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The Road Kings
The Road Kings
(Surfdog) - 09/02/1999

At first glance, the Road Kings' black leather, sideburns, stand-up bass and fixation with vintage cars makes them seem like your basic Fifties-friendly act. But a listen to this self-titled debut disc makes it clear that the Texas trio (who will perform Friday, September 3, at the 15th Street Tavern) is much more than that. At their worst, the Kings make up an inspired outfit that successfully combines rockabilly, Lone Star blues and metallic rock into a thoroughly entertaining whole. At its best, the band stirs up the most bad-assed, dark and dirty roots raunch around.

The secret to the band's success lies in triple-threat singer/guitarist/songwriter Jesse Dayton. For his singing alone, Dayton gets the nod for this year's where-in-hell-did-this guy-come-from award. A husky crooner who oozes personality with every stylistic stretch, Dayton leaps from weary bluesman to hepcat yelper and blue-metal mauler, somehow combining the better parts of Elvis, Axl Rose, David Lee Roth and Howlin' Wolf. Yeah, it's a monster that sounds scary, but it works -- thanks to Dayton's cheekiness and vocal winks. The cocky workmanship of drummer Richie Vasquez and slap bassist Jason Burns (not to mention the speakers-breathing-on-your-neck production of James Saez) make it clear that these boys are serious.

The disc's opener, "Hurdy Gurdy Monkey Shine," sets the tone. A hillbilly stomper, it features Dayton's sassy pomaded vocals and stinging crystal-meth country licks. "Gunslinger Blues" is a clear standout, a back-porch acoustic blues that explodes into a loping three-chord roar, pushing a tale of cozy Texas life in which the "devil's on the front porch knocking at the screen door" and "Daddy shoves a gun in his face." The singer's family sends Satan on his way to a jaw-dropping Dayton slide solo that cools off only to return to the porch and a dobro. In the spaghetti-Western-themed "Boystown," Dayton hits the mark on another solo that might lead lesser players to consider giving up the guitar for good. The blues-rock vibe returns on the punchy "Up One Side (Down the Other)," though "Are You Gonna Get Real?" takes things a shade too far: It's Seventies-cum-Nineties funk bordering on Lenny Kravitz cliche and one of the few times the band veers off the pavement.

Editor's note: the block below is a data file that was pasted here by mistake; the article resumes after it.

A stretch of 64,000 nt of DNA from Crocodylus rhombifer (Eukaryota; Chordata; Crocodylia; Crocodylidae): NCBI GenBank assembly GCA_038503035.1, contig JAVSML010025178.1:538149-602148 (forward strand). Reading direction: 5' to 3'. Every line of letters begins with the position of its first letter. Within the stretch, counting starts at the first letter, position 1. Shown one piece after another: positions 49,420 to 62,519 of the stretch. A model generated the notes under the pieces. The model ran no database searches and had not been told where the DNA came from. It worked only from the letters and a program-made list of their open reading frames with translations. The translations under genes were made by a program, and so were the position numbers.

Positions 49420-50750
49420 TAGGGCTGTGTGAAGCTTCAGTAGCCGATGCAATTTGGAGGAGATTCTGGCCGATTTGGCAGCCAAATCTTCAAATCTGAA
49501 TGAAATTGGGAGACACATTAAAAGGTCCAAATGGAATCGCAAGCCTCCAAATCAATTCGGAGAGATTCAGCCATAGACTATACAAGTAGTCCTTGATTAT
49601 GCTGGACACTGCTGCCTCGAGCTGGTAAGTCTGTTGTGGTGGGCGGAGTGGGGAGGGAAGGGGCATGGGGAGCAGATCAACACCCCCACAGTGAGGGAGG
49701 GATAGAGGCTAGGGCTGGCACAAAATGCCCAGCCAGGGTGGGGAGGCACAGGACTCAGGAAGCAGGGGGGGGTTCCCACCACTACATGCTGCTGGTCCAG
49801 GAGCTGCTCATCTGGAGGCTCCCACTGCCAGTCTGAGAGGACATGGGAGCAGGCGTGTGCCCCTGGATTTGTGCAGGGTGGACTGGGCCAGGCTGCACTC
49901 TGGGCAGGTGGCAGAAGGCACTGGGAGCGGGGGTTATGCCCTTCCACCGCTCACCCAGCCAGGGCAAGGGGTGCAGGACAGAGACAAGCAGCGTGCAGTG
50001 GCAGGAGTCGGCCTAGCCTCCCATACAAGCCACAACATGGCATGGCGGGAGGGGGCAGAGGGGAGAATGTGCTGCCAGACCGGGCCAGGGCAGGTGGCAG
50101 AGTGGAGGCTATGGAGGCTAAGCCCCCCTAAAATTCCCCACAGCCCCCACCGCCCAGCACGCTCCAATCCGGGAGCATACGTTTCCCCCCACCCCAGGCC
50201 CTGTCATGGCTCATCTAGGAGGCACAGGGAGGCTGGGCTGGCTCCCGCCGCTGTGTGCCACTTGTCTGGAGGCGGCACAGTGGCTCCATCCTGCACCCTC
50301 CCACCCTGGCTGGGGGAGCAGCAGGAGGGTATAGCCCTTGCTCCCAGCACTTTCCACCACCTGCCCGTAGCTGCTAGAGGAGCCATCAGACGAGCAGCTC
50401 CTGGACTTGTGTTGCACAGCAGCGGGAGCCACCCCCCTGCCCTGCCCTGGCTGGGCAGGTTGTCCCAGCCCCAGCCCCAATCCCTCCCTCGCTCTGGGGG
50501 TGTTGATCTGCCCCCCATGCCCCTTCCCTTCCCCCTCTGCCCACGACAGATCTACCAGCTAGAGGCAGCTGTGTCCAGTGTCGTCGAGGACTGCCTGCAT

The Kings must have some self-imposed quota for both style-straddling and unexpected surprises. They visit the Bo Diddleyed voodoo camp in "Casting My Spell" and the Reverend Horton Heat in "Supercop" and "HotWired"; "Holdin' On Again" is a delicious slab of Pete Townshend power chords and rumba, of all things, a retro-metallic lovers' lament torched midway by more Dayton string magic. "Deep Inside" is a highlight, a sin-and-betrayal huncher with one-chord verses, jackknife bridges and Dayton's dastardly vocals. The Road Kings score more often than the Broncos' offense; that they do so in such a fresh fashion is as impressive as the royal appeal of this head-spinning, genre-blending disc.

-- Marty Jones

Buy it at CDNOW.

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